Tuesday, 15 October 2013

Looking behind the polls

I don't often comment on polls. I find it a bit of a pointless exercise. Such comments as I see on independence referendum-related polling usually fall into two categories. There's the endlessly analytical poring over the minutiae of the data that looks like a hell of a lot of work only to be rendered irrelevant by the next poll that comes along. Or, more commonly, there's the simplistic acceptance of the headline figures as if they represent a definitive forecast of the result of a referendum that is still eleven months away. Polls can tell us nothing about the result. At best, they might offer some clues as to trends and thus serve as a rough gauge of how the two campaigns are faring.

People tend to take what they want from polls. And what they take from them depends on whether they are looking for illumination or reassurance. The analysers, not unexpectedly, are generally the ones looking to shed some light on matters, while those who look no further than the basic findings are invariably the ones seeking comfort in affirmation of their preconceptions.

I am happy to leave the statistical number crunching to those better qualified and considerably more patient than myself. And I could never be so shallow as to read as far as the bit that suits my purposes and then ignore the rest. So, falling between these two extremes, what do I make of these polls?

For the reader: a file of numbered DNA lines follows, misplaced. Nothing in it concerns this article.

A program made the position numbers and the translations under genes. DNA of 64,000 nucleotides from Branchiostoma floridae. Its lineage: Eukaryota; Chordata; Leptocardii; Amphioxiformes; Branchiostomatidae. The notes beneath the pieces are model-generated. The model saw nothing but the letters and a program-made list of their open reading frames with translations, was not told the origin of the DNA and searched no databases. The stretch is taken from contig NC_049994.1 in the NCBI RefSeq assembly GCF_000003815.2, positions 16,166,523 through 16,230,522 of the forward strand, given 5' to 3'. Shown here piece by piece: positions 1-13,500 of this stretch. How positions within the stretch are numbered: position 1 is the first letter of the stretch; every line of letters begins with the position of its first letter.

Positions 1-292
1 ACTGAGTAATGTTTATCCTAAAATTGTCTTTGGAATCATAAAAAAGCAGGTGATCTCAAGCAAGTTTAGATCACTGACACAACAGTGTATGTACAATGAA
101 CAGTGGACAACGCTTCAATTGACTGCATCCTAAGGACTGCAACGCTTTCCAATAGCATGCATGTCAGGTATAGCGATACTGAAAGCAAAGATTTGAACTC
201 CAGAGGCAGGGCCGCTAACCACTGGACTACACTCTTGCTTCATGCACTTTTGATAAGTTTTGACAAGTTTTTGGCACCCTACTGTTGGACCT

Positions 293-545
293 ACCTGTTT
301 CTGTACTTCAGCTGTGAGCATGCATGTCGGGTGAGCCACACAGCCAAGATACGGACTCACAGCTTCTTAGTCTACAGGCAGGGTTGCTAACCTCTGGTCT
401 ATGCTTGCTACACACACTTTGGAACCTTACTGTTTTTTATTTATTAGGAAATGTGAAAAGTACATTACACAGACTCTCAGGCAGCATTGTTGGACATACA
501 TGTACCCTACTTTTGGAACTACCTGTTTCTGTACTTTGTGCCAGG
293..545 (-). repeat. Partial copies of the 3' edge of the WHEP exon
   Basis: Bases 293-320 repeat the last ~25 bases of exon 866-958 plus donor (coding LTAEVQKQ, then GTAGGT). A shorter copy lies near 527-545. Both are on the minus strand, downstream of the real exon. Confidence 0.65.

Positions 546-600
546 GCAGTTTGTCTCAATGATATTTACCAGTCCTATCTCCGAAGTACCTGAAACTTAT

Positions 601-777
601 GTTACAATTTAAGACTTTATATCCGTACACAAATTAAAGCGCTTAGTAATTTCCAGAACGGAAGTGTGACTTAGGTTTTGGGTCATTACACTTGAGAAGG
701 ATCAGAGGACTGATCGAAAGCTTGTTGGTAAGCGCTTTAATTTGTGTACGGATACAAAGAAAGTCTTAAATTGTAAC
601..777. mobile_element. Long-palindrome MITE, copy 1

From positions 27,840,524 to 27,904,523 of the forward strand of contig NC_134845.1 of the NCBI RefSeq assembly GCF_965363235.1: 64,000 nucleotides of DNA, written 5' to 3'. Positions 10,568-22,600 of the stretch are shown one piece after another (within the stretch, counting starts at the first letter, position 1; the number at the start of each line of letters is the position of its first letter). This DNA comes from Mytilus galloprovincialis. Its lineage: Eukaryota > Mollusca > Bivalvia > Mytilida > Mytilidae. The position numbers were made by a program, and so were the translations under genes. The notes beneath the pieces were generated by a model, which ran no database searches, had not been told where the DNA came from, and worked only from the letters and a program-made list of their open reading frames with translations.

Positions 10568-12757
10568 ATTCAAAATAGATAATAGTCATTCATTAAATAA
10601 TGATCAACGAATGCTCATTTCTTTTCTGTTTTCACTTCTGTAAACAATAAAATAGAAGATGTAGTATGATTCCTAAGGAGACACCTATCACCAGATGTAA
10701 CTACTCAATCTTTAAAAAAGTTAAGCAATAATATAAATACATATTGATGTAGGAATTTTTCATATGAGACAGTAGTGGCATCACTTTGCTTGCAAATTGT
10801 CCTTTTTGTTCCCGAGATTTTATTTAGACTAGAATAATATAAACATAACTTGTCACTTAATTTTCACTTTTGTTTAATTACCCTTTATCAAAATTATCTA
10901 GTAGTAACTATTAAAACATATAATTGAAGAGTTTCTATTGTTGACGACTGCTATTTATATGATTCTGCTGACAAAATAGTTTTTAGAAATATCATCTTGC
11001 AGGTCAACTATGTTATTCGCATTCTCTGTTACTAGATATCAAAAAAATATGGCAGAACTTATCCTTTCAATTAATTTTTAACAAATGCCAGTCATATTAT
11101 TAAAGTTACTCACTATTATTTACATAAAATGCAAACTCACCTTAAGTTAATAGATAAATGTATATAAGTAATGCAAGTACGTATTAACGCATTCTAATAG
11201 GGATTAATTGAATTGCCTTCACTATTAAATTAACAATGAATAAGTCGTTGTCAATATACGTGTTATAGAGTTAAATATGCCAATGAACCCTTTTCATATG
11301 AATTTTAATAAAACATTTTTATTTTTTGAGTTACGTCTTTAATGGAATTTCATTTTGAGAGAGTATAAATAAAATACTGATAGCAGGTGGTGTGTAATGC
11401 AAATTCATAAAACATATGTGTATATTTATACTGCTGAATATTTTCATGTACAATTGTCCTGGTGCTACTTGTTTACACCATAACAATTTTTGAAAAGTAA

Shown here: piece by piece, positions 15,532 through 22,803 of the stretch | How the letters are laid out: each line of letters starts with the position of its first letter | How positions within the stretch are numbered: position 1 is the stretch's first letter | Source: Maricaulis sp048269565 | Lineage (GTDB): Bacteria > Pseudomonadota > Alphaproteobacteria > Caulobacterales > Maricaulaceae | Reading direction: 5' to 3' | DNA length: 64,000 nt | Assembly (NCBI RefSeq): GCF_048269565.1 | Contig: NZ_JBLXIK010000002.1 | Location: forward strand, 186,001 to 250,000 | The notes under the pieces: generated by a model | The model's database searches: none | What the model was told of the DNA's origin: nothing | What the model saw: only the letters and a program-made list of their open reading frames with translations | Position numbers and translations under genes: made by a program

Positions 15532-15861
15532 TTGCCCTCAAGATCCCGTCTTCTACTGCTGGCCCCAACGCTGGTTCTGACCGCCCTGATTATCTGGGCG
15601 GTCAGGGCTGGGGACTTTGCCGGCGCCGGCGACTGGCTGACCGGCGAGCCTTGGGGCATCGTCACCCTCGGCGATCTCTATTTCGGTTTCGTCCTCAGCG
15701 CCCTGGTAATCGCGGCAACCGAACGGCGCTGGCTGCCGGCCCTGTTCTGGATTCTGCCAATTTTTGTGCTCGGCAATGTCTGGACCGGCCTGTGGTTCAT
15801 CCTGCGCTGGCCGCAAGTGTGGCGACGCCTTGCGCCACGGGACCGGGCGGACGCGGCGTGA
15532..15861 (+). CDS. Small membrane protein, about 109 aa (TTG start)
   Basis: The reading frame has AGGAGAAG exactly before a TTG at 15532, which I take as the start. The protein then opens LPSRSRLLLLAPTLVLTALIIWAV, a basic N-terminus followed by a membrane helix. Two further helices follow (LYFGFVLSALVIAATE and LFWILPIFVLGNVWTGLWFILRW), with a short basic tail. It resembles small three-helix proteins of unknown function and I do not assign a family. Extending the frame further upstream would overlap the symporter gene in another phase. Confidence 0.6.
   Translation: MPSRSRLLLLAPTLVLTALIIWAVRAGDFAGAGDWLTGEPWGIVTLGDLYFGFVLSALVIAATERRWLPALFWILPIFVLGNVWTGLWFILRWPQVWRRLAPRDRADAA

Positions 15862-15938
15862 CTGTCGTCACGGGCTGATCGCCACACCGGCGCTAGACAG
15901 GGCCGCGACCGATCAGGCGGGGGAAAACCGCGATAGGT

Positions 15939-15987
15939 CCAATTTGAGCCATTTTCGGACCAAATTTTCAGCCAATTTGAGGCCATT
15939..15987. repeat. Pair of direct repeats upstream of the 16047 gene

Tuesday, 8 October 2013

Passion and normality

The following is a transcript of my address to a Yes Clydesdale Independence Roadshow in Biggar on the evening of Monday 7 October 2013.
The problem with following a couple of erudite and eloquent speakers such as Robin McAlpine and Aileen Campbell is that you're likely to discover that they've said most of the things that you were planning on saying.
Which is annoying. And even more annoying when they say it better than you could.
Tell you what else is annoying... Apart from Willie Rennie, I mean.
What's also annoying is people who answer a question with another question.
You know the kind of thing I mean.
What do you want for dinner? What do you fancy?
What would you like to drink? What are you having?
Are you OK under that bus? Do I look as if I'm OK?
That sort of thing. Very annoying.
But sometimes you can't avoid it. Sometimes you can't help answering a question with a question. Because sometimes the question simply begs another question.
People ask me, “What persuaded you that Scotland should be an independent country?”
Why would I need to be persuaded?
Independence is not some extraordinary, outlandish condition for a nation.
Independence is the default status of all nations.
Independence is normal.